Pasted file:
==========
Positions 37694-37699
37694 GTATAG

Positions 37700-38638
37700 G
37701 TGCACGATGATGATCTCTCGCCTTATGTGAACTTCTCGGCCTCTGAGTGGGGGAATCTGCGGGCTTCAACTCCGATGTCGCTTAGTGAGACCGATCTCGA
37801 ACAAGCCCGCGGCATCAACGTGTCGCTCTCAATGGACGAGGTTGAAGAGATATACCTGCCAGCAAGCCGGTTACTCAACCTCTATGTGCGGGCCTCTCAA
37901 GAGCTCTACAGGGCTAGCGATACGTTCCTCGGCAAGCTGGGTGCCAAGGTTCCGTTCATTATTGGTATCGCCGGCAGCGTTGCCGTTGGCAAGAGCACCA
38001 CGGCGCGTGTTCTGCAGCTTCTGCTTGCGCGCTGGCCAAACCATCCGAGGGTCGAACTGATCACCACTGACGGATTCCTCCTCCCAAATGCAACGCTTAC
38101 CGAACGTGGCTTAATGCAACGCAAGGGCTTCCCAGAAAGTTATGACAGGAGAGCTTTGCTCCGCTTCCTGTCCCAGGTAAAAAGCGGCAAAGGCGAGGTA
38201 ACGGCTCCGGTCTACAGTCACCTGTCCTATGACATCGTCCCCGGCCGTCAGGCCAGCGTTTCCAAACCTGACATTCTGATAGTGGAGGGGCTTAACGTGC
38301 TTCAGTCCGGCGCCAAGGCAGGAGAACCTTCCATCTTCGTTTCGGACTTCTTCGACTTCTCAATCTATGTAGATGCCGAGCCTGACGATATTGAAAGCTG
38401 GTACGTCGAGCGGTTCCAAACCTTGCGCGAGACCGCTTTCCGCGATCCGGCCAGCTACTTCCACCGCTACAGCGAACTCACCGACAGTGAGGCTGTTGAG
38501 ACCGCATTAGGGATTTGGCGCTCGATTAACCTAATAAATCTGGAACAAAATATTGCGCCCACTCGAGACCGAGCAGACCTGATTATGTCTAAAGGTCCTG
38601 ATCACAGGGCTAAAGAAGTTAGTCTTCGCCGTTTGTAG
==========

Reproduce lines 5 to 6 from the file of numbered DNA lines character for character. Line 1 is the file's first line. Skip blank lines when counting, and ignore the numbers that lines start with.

37701 TGCACGATGATGATCTCTCGCCTTATGTGAACTTCTCGGCCTCTGAGTGGGGGAATCTGCGGGCTTCAACTCCGATGTCGCTTAGTGAGACCGATCTCGA
37801 ACAAGCCCGCGGCATCAACGTGTCGCTCTCAATGGACGAGGTTGAAGAGATATACCTGCCAGCAAGCCGGTTACTCAACCTCTATGTGCGGGCCTCTCAA